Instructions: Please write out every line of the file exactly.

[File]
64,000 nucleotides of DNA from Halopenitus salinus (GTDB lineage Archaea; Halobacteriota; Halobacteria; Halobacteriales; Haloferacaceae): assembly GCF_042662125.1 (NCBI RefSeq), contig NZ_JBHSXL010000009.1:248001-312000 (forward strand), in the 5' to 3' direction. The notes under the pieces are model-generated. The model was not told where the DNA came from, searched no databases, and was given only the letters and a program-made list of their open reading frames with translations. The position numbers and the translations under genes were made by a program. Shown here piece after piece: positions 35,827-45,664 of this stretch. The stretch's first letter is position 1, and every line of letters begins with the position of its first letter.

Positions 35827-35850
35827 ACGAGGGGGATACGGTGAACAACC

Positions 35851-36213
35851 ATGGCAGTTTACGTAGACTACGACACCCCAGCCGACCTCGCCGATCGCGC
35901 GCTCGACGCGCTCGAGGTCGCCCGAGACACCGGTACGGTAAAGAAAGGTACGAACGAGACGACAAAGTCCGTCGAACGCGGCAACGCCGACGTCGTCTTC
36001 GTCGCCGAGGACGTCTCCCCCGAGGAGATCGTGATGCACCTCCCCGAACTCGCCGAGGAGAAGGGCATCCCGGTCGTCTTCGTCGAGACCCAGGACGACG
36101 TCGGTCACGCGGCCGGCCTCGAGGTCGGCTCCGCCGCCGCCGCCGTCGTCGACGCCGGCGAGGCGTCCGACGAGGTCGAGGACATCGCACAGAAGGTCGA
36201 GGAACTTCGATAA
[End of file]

64,000 nucleotides of DNA from Halopenitus salinus (GTDB lineage Archaea; Halobacteriota; Halobacteria; Halobacteriales; Haloferacaceae): assembly GCF_042662125.1 (NCBI RefSeq), contig NZ_JBHSXL010000009.1:248001-312000 (forward strand), in the 5' to 3' direction. The notes under the pieces are model-generated. The model was not told where the DNA came from, searched no databases, and was given only the letters and a program-made list of their open reading frames with translations. The position numbers and the translations under genes were made by a program. Shown here piece after piece: positions 35,827-45,664 of this stretch. The stretch's first letter is position 1, and every line of letters begins with the position of its first letter.

Positions 35827-35850
35827 ACGAGGGGGATACGGTGAACAACC

Positions 35851-36213
35851 ATGGCAGTTTACGTAGACTACGACACCCCAGCCGACCTCGCCGATCGCGC
35901 GCTCGACGCGCTCGAGGTCGCCCGAGACACCGGTACGGTAAAGAAAGGTACGAACGAGACGACAAAGTCCGTCGAACGCGGCAACGCCGACGTCGTCTTC
36001 GTCGCCGAGGACGTCTCCCCCGAGGAGATCGTGATGCACCTCCCCGAACTCGCCGAGGAGAAGGGCATCCCGGTCGTCTTCGTCGAGACCCAGGACGACG
36101 TCGGTCACGCGGCCGGCCTCGAGGTCGGCTCCGCCGCCGCCGCCGTCGTCGACGCCGGCGAGGCGTCCGACGAGGTCGAGGACATCGCACAGAAGGTCGA
36201 GGAACTTCGATAA